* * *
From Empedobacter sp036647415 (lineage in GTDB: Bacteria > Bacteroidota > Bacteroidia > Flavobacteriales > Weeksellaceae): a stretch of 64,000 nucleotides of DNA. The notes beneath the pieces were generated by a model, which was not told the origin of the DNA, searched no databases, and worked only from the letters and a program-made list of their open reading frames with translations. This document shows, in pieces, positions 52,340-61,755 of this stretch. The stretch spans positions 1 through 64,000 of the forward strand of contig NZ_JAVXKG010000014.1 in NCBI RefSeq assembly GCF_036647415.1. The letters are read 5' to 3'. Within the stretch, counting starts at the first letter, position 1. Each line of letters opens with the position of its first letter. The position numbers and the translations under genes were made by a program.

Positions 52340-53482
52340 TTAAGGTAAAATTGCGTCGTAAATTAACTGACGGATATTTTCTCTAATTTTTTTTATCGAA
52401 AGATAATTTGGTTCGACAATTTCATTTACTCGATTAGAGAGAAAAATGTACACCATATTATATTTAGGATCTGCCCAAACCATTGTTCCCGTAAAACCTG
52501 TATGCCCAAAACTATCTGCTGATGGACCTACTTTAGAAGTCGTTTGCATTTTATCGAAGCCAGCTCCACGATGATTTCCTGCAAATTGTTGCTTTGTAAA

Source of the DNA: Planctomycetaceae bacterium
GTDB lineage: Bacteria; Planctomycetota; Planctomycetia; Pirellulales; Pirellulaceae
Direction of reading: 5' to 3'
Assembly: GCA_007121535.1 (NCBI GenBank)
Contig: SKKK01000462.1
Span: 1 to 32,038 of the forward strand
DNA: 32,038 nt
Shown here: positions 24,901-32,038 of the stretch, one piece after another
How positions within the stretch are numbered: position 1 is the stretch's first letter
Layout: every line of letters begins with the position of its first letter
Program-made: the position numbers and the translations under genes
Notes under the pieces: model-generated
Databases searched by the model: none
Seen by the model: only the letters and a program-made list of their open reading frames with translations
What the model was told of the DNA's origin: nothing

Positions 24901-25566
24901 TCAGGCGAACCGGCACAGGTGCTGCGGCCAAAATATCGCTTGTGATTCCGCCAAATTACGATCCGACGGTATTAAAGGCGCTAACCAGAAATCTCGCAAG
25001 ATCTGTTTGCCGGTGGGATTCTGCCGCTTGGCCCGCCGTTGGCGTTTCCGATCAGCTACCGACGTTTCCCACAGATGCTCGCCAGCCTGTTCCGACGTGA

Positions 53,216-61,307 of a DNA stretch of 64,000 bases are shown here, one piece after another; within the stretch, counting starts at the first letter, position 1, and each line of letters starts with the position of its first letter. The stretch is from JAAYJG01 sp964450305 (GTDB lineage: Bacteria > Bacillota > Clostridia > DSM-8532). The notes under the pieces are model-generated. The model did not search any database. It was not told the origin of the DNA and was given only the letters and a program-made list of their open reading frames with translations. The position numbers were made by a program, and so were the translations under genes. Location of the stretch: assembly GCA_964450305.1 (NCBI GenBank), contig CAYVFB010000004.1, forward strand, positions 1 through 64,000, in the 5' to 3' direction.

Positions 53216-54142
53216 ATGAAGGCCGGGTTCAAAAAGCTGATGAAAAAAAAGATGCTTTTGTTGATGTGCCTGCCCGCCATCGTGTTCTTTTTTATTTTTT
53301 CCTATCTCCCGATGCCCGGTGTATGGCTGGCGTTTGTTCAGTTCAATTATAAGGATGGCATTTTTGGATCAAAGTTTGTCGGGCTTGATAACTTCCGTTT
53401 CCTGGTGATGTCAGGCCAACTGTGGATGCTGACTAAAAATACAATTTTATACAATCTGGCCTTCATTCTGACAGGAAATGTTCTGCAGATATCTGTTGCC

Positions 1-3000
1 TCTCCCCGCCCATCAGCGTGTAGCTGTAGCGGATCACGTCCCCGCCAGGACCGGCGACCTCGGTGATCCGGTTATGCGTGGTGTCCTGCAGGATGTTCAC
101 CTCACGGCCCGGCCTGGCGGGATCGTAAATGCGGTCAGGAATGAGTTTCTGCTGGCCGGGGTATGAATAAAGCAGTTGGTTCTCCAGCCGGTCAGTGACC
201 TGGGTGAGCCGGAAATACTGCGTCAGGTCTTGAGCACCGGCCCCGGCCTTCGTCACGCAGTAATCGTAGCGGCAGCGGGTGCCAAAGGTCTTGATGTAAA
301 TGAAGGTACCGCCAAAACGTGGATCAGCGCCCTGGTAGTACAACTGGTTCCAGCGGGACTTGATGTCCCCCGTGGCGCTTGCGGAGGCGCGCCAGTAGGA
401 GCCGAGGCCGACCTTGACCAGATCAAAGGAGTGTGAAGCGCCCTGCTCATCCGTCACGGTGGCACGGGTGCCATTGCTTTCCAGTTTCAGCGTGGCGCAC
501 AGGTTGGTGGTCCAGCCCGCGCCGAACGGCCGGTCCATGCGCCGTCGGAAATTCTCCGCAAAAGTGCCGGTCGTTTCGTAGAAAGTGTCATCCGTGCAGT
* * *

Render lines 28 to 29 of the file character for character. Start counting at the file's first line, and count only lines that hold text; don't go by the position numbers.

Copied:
53401 CCTGGTGATGTCAGGCCAACTGTGGATGCTGACTAAAAATACAATTTTATACAATCTGGCCTTCATTCTGACAGGAAATGTTCTGCAGATATCTGTTGCC

Positions 1-3000